Recycling to help protect our rivers

Posted 26 February 2009

Macleay River, News South Wales

Dr John Radcliffe

Rivers have always been the first place to look when we wanted water. Access in the past has usually been 'first in, best dressed'. In some overseas countries, though not Australia, this is even enshrined in the regulatory framework of 'First to right'.

The Australian approach has more usually been accompanied by the philosophy 'she'll be right'. But over the past decade we have learned, sometimes quite dramatically, that our river water resources are over-allocated, the natural environment is being threatened and our groundwater is being directly or indirectly diminished.

These changes can have serious feedback effects on the ecosystem services that communities have obliviously taken for granted. Nowhere is this more evident than in the lower reaches of the Murray River.

Since the 1950s Adelaide has progressively accessed a higher proportion of its water directly from the Murray River, to the point where now it may constitute up to 90 per cent of Adelaide's supply. But reduced upstream flows are also impacting on quality, with the potential that the river water could exceed maximum recommended salinity standards for human consumption.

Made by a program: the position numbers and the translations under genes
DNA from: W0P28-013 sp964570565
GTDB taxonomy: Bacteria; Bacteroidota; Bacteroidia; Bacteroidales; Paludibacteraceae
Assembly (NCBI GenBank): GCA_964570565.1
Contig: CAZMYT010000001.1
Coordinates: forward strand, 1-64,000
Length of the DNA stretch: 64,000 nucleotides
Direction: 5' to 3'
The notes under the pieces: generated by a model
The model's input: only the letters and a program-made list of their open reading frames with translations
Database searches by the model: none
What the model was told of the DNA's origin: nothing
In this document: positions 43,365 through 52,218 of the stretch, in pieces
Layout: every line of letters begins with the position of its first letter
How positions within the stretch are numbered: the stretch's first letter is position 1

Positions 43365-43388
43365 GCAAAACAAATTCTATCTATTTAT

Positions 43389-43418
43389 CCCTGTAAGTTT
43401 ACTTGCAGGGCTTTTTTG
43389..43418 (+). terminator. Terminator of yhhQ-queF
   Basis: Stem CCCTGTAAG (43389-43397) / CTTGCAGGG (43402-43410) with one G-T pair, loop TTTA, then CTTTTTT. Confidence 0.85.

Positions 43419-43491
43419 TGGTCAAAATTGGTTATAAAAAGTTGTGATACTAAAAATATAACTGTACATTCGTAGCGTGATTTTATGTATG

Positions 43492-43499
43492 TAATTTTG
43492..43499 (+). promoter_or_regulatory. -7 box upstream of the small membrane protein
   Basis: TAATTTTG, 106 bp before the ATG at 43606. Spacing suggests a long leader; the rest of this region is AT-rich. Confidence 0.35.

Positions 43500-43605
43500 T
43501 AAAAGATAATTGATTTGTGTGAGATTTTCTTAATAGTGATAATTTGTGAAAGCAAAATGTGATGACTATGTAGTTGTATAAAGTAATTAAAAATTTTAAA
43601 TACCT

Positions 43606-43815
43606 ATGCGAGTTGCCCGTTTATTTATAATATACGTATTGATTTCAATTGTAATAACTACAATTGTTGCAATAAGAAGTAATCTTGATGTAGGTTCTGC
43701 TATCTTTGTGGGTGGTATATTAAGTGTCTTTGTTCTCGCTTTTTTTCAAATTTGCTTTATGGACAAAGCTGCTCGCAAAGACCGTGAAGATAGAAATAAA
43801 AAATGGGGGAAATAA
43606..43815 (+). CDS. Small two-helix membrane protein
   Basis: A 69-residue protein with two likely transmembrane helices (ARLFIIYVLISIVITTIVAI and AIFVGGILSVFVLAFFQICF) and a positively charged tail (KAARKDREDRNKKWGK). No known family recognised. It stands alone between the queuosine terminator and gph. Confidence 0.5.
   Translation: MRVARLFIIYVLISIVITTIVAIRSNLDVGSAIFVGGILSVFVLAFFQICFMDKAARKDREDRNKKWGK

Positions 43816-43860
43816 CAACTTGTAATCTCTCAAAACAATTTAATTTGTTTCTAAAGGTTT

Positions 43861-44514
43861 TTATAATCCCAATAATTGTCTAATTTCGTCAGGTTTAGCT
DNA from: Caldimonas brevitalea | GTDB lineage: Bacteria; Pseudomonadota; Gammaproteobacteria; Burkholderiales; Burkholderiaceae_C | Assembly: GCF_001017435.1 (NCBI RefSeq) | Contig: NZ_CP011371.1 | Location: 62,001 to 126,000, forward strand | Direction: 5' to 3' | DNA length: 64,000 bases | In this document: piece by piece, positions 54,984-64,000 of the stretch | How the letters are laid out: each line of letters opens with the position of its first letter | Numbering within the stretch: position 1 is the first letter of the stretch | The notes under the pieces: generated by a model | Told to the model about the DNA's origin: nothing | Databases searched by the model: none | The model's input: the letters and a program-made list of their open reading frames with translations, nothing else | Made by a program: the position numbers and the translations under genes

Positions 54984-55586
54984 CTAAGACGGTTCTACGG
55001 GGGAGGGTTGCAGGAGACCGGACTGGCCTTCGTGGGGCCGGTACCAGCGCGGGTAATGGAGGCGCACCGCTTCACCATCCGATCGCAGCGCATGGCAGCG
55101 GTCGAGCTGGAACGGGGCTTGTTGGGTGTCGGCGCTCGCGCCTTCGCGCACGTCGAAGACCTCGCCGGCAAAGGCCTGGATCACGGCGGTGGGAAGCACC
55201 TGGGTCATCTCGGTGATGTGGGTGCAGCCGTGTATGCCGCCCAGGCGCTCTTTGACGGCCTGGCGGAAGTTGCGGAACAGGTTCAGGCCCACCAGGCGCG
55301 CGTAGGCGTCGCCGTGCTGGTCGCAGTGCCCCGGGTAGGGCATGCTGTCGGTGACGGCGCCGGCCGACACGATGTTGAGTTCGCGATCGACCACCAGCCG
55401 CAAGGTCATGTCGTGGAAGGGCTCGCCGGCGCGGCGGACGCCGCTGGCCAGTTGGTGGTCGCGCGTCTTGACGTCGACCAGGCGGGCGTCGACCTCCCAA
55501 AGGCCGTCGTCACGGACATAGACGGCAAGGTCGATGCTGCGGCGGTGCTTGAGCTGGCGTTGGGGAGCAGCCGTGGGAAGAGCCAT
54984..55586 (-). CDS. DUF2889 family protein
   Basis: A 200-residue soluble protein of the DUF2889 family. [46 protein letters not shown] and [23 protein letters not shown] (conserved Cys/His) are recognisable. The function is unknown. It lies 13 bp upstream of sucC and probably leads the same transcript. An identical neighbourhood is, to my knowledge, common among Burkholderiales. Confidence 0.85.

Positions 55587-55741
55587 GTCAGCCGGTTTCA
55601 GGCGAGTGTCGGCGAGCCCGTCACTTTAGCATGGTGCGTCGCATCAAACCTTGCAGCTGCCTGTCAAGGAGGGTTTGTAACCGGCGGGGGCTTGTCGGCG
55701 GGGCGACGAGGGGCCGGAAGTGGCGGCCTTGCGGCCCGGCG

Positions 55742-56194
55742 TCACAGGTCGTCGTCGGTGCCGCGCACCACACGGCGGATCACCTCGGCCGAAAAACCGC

The river has largely ceased to flow. It is now operating below sea level, with no outflow to ocean. A fortune has been spent dredging the river mouth to keep it open for when flows may increase. The water resources of the lower lakes have receded beyond the reach of irrigators' pumps and their ability to grow crops with the water if they could reach it.

Perhaps not so dramatically, similar impacts are occurring in the rivers accessed by other cities. So how can we help preserve riverine environments by reducing our take of river water?

One alternative resource is stormwater. In most urban environments, with the possible exception of Perth, located on the Swan Coastal Sandplain, the runoff from the roofs, roads and hard-stand areas is greatly increased compared with the original undeveloped environment. Historically, this has been seen as a risk - a risk of flooding - much feared by local government, which has usually been saddled with the consequent liabilities. But this water is increasingly now being seen as a resource, albeit not always pristine. It usually needs treatment, but then becomes suitable at least for irrigation, industrial and some domestic uses.

Remediation with wetlands can be an effective treatment option. Space will be needed but, by using airports, golf courses and urban open spaces, wetlands can be combined with other land uses. In new subdivisions, developers are increasingly adopting the principles of water-sensitive urban design. Land blocks commanding a water frontage achieve higher prices. Golf courses need water hazards, which may also double as remediating wetlands before the water is later used to keep the fairways green.